So flight, the new motif, habit, even ideology, has captured a class of unmoored aspirants not (yet?) prepared for what we would blithely call “freedom”. How then did this happen, and why?
If there is answer it lies in the first and second thirds of the previous century, when art was a state industry, artists ostensibly workers in the service of the State (“people”) whose propaganda requirements both abroad but also at home were manifest and need for prestige equally pressing. A pattern first emergent in the USSR, then, Japan, and finally (after 1949) in the People’s Republic. A game thus of trans-border proportion, already embodying flight. Except that the flight it sponsored was not one of individuals. It was, rather, a colonizing of and by the intellectual classes (“brain workers”) by and of themselves, across but also within borders, whence new univocal political and aesthetic production became more fluently engineered, sustained by a sense of rightness in conformity. Souls soared, inflated with genuine feeling for the revolutionary newness of it all, but there was no Plan B to deal with what happens when large flocks of birds take to the air at a time. There must be an obvious and adequate place to land and replenish.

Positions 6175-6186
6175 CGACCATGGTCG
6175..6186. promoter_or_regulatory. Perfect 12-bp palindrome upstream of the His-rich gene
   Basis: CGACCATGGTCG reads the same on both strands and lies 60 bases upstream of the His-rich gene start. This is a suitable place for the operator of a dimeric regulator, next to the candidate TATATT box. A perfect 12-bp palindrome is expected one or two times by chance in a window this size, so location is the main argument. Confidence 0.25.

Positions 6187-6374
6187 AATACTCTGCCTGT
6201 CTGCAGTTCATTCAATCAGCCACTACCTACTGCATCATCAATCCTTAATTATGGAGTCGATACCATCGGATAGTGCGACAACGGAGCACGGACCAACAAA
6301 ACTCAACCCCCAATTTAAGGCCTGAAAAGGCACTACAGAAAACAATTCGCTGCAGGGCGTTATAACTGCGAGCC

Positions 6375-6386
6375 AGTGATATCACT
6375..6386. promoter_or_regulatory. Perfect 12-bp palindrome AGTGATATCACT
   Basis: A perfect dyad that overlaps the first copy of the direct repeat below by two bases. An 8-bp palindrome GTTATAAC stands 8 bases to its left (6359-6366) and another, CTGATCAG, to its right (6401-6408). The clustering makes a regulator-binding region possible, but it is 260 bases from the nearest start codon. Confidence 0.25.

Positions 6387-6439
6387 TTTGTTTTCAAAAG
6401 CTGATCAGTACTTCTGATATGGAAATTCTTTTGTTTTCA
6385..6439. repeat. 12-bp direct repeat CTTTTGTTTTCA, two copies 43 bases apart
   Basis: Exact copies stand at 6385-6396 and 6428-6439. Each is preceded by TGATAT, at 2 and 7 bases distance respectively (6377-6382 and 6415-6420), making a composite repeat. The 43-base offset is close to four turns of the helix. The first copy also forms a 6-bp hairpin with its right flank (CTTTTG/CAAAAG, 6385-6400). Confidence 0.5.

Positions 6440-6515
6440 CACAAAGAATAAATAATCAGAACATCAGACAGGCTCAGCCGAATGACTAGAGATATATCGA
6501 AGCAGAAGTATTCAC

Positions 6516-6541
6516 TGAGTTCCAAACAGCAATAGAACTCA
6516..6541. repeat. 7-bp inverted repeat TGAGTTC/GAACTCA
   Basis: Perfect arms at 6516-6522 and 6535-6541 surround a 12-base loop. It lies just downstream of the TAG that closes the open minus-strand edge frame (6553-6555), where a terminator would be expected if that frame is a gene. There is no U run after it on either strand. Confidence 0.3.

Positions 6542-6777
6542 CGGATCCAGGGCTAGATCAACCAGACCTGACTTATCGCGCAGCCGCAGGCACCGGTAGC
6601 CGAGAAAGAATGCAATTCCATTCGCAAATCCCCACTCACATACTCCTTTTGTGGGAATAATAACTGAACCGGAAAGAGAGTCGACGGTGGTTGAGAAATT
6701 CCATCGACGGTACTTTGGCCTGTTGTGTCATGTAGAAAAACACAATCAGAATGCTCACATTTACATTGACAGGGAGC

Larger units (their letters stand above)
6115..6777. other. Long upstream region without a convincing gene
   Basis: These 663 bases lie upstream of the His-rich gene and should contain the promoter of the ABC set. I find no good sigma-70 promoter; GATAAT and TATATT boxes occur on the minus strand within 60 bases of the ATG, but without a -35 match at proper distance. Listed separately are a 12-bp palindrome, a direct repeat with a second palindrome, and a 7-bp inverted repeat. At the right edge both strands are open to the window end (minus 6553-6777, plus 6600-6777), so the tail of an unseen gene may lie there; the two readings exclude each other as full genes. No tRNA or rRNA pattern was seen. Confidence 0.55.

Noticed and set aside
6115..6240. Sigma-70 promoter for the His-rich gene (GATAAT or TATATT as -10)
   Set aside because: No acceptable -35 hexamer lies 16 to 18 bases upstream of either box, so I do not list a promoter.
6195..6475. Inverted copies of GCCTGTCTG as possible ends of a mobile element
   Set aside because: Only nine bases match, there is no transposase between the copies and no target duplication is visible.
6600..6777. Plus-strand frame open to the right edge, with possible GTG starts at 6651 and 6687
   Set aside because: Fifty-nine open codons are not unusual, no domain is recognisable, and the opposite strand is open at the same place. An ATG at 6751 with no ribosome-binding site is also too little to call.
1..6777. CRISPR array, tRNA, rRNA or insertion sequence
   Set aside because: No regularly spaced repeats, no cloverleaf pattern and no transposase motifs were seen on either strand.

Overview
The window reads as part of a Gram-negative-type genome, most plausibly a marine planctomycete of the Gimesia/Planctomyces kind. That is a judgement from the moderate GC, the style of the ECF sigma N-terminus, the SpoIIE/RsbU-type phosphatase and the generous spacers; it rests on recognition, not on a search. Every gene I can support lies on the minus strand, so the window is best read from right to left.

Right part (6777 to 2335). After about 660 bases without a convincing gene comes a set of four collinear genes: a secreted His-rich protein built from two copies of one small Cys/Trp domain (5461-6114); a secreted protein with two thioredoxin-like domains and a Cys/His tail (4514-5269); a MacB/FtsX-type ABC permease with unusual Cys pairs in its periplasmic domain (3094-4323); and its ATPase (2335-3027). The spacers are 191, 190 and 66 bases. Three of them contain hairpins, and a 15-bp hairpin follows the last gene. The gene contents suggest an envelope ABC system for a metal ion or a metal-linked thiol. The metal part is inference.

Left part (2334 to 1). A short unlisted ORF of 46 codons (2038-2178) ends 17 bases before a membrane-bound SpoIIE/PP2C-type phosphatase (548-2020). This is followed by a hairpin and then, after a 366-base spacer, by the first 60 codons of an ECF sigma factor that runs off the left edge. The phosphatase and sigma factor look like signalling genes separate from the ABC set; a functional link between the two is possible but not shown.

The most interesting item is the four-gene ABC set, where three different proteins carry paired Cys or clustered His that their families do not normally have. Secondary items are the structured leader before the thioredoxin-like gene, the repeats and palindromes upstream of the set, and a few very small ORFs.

Except that after 1966, such a place ceased to exist. The Icarus’s had no place to recoup or recalculate: landing privileges were suspended sine diem. Children took their titles and mangled their art. Teaching and passing on ceased. This had it seemed been a fool’s euphoria.
But the roots of this experience are better understood if we look backward in time a bit, to see how Revolutionary Art (as a program) became an orthodoxy in the first place.
Greater Asia’s Triptych of Neo-imperialisms took shape soon after World War I: Imperial Japan, the USSR, and the re-expanded Republic of China. They were not friendly neighbors: neither treaty nor ideology induced cooperation or trust. But one thing was shared from the moment of their birth and over their subsequent lifespans, days of glory, stretching into the ’80s. That was an intuition that the 20th century concept of art as keyed to subliminal messaging or encoding had enormous potential as a political tool. Very consciously in the USSR and in the Japanese colonies of pre-WWII vintage, the co-optation the “new” art and of its practitioners was vigorously pursued and funded so as to add to the arsenal of controlling devices, as tool of both internal persuasion and external negotiation. Indeed, so much so that its induction becomes a way of differentiating “neo” from “original or organic”accidental” empire.)